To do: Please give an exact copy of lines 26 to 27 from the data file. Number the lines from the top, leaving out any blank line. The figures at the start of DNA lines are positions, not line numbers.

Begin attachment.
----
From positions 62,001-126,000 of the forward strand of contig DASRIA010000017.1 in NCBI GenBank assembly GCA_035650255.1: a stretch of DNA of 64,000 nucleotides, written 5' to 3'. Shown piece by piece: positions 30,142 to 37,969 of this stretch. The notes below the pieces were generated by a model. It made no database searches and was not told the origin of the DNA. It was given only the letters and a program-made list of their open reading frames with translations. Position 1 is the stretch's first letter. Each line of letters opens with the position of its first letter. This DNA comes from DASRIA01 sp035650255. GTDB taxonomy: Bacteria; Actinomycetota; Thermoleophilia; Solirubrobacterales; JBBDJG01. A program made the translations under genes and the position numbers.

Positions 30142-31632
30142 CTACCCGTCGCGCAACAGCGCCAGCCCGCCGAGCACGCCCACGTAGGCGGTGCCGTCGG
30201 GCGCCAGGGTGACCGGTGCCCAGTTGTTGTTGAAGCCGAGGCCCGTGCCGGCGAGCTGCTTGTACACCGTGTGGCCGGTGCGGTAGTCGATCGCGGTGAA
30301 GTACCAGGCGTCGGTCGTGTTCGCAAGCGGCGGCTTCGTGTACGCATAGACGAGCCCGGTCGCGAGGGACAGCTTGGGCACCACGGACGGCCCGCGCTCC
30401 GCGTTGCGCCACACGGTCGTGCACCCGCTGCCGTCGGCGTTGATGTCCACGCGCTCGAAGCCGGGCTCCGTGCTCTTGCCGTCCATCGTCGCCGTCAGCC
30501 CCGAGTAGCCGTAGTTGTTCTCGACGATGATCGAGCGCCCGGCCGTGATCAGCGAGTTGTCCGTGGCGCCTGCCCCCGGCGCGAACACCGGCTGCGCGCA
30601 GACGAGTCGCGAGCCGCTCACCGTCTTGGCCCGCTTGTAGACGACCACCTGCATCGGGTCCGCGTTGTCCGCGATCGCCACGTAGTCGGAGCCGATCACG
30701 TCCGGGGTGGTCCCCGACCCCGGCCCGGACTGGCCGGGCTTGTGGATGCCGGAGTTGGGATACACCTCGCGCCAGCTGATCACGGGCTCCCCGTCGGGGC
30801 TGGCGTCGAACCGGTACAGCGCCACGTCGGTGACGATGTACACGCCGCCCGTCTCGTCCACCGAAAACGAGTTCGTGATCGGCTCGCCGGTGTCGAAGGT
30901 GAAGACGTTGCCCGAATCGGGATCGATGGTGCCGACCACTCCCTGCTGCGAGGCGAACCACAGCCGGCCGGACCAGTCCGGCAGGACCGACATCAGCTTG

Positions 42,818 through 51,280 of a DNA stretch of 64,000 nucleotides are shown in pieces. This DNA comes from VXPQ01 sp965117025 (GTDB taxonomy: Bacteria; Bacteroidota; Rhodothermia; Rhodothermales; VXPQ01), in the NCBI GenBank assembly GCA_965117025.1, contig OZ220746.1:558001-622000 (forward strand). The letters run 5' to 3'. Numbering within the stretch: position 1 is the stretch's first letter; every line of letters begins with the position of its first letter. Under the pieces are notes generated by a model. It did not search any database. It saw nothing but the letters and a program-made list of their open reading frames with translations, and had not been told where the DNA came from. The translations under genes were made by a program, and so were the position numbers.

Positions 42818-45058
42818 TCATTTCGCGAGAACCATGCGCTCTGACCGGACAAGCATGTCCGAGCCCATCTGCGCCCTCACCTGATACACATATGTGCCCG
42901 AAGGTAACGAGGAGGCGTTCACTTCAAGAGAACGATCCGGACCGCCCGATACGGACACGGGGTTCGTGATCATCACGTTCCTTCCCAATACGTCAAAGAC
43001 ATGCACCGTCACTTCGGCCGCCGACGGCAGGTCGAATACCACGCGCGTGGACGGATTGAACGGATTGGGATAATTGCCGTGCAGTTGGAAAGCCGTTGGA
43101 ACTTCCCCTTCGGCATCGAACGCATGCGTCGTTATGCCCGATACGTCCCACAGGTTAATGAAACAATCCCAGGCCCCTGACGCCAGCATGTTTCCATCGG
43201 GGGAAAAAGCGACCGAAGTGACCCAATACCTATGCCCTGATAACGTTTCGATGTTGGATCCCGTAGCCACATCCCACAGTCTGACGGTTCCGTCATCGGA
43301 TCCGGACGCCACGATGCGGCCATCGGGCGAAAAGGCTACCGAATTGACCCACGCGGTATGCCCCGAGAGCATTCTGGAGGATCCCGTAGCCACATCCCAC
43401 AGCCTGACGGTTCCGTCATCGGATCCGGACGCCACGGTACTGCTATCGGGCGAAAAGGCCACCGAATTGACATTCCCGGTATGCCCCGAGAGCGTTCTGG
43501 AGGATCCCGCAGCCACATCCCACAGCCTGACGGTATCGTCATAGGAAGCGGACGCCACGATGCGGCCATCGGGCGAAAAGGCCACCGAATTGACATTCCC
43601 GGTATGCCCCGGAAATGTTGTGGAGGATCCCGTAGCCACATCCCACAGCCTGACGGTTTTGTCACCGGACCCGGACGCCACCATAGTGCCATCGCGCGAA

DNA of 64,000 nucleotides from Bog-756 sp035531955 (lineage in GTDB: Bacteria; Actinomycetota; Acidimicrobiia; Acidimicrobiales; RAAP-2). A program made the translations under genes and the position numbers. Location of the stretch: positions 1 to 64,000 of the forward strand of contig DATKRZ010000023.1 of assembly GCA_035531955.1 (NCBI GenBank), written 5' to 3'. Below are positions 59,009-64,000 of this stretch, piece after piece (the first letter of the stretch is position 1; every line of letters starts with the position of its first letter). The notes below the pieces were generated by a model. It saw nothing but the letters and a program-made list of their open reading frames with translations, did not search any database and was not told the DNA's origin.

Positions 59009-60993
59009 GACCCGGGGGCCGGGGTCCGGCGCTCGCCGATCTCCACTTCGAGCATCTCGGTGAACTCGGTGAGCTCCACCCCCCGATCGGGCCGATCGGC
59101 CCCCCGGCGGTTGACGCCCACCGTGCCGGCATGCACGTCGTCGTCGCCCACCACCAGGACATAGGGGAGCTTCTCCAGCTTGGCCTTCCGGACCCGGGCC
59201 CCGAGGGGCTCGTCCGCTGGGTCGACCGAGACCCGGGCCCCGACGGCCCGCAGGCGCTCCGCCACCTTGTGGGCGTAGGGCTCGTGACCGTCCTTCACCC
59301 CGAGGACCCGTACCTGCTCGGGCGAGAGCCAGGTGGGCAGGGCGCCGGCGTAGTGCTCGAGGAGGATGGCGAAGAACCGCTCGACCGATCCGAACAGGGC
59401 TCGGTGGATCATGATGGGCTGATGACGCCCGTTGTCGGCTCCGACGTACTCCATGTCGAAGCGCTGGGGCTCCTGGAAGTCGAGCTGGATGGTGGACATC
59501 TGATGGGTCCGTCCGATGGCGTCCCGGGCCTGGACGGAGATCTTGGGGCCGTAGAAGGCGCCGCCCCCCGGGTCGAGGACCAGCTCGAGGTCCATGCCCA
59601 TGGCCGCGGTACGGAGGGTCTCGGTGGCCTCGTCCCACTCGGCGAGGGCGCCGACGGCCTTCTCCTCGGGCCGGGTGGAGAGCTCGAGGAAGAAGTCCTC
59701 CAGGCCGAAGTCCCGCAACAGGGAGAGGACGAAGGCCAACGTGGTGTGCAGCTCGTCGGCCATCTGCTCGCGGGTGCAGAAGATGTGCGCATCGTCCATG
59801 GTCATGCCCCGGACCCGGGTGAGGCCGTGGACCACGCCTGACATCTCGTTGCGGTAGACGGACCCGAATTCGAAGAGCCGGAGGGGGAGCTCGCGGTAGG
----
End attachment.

59101 CCCCCGGCGGTTGACGCCCACCGTGCCGGCATGCACGTCGTCGTCGCCCACCACCAGGACATAGGGGAGCTTCTCCAGCTTGGCCTTCCGGACCCGGGCC
59201 CCGAGGGGCTCGTCCGCTGGGTCGACCGAGACCCGGGCCCCGACGGCCCGCAGGCGCTCCGCCACCTTGTGGGCGTAGGGCTCGTGACCGTCCTTCACCC